Conciousness is an afterthought

Conciousness is an afterthought

Suppose we analyse the brain as one might a computational machine. There are various parts which perform various tasks.

There is a graphics processing unit located close to the eyes where sensory information is received and assessed. We have quite a few Terrabytes of storage in the hippocampus, located between the two general processing cores.

If we imagine these parts as separate, i think we would be making a mistake, especially given what we know about the brain’s ability to adapt to major trauma. Nevertheless, it can give us an idea of the magnitude of each area. I head once that the motor function allocated to the fingers occupies as much physical space in the brain as the motor function of the entire upper body.

Given these metaphors and system of analysis, how big would we suppose a hypothetical ‘conciousness lobe’ to be? I think it is only sensible for us to claim this part to be significant in size, perhaps even taking up more than half of our total brain capacity. The reason I think this claim is sensible, is because we live in the concious area of the brain, with the unconscious largely unavailable.

However, while such a claim may seem reasonable at first glance, it is quite narrow-minded. The rooster is only king atop a pile of manure. I wish to suggest a different hypothesis in this article, one which supposes conciousness to be a minor part of the mind, an evolutionary afterthought.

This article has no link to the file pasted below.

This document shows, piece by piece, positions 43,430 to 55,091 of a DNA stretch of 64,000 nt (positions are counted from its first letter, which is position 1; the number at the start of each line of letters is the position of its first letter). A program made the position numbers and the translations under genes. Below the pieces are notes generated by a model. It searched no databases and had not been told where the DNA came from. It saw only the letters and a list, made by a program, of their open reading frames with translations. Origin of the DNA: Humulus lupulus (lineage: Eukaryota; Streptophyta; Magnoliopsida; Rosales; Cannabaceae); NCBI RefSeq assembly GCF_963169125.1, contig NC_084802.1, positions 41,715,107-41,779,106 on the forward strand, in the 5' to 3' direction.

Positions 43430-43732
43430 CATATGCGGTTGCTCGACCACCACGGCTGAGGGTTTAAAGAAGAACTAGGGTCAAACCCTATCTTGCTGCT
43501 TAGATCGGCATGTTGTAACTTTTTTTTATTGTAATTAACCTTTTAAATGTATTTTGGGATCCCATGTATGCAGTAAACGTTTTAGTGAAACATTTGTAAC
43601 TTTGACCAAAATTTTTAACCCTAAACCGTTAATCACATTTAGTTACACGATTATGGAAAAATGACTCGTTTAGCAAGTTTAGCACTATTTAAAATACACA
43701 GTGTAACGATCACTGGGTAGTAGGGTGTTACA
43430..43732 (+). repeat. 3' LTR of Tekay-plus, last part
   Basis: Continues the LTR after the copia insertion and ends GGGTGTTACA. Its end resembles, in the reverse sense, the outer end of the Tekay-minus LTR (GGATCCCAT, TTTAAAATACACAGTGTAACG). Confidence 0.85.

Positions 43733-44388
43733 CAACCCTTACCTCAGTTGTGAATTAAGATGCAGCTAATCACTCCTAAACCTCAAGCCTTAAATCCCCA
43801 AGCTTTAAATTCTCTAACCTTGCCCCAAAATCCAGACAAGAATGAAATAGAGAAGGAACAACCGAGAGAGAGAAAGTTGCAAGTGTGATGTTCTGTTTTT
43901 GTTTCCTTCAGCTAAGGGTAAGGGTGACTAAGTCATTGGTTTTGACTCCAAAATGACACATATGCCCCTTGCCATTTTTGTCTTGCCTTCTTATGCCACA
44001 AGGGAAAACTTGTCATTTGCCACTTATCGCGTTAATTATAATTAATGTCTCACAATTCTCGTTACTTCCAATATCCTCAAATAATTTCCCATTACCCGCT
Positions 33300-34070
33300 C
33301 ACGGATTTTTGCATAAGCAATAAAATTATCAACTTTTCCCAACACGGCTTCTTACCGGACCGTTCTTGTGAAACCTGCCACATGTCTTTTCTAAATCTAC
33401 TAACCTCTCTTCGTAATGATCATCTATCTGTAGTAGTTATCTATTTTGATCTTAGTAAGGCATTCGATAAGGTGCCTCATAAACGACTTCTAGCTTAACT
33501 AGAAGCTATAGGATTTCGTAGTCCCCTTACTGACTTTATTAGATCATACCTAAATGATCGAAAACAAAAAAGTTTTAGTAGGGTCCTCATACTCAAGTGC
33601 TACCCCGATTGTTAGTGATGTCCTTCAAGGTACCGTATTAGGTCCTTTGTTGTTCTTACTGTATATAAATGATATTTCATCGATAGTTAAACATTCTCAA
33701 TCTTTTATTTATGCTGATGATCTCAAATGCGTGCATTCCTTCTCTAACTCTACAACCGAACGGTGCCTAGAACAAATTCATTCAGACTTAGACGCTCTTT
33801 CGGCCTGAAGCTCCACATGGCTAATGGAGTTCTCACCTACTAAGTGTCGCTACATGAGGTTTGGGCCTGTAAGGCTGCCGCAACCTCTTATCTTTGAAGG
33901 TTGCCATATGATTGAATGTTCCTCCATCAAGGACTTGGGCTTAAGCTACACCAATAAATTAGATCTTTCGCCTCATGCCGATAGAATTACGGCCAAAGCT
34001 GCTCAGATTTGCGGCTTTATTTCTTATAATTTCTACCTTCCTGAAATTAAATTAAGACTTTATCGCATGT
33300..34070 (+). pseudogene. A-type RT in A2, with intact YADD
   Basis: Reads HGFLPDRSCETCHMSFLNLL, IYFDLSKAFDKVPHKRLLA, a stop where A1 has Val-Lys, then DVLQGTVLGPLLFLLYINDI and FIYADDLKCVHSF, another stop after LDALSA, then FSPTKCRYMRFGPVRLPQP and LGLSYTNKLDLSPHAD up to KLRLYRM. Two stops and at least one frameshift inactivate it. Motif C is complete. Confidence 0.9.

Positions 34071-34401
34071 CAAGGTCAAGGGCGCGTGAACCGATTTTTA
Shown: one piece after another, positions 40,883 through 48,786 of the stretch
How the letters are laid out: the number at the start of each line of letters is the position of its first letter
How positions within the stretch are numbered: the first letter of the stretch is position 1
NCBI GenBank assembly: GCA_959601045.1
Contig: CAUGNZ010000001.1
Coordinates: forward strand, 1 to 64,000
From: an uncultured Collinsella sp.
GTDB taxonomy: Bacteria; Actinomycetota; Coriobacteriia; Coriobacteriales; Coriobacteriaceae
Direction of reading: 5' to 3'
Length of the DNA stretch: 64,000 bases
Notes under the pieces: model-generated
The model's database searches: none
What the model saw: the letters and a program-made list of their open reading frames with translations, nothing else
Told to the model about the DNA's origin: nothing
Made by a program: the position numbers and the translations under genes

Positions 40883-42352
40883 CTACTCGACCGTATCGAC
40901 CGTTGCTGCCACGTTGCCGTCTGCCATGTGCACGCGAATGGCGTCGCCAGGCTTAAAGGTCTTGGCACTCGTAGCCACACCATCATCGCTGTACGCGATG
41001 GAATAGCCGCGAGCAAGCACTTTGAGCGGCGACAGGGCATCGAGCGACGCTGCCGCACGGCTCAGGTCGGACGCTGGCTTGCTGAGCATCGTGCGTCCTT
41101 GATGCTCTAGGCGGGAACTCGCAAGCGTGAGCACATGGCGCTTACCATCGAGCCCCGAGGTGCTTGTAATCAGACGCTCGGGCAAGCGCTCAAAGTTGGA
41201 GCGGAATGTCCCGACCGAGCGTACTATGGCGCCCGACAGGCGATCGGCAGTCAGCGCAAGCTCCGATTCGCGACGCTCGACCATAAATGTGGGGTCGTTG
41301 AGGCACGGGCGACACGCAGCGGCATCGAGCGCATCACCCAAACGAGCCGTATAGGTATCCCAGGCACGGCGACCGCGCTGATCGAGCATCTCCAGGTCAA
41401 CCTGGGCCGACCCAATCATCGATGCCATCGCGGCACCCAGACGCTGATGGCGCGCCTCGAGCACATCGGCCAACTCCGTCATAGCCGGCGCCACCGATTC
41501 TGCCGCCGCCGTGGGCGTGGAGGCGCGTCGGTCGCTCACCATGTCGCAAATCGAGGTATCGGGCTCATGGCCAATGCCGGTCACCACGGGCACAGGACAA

For my argument to work, I need to make one major assumption. I believe that this assumption can be argued for, but this goes beyond the scope of this post. The assumption shall be the following: pleasure must be experienced in order to exist. In other words, it is impossible for pleasure to exist without the presence of a being which knows it is experiencing pleasure.

Given this, suppose the following: Conciousness was evolved as a means for the (unconscious) mind to experience pleasure. Without it, the mind could not experience pleasure, it is however not necessary for the conciousness lobe to be particularly significant in computational power.

Since pleasure is a seemingly fundamental tool wielded by evolution to ensure reproduction, it is fair to say that conciousness evolved quite early, and that is a fundamental part of the functionality of the (human) mind. When it comes to more complex tasks however, especially those that do not involve pleasure and are not conducive to reproduction, would not employ the conciousness lobe to any major extent.

I think this system fits quite well into my experience of the world. For instance, when I am tasked with solving a mathematical equation, I am not concious of the actual calculation, I am merely concious of the question and – moments later – of the answer. The same goes for the process of language. Concepts are translated into sounds without me being concious of the process.

Learning to rely on unconscious knowledge is something I believe to be very conducive to accelerated brain function. Once you stop worrying about knowing what you know, and start relying on the knowledge of which you are unaware, you can expand your knowledge much faster. It furthermore allows you to delegate certain tasks to the – larger and more capable – unconscious mind. In a sense, many people are already going this my employing electronic devices. We do not know the birthdays or phone numbers of our friends, but we rely on the sudden appearance of said knowledge when we need it. Relying on the unconscious mind is much the same, only it is much more powerful.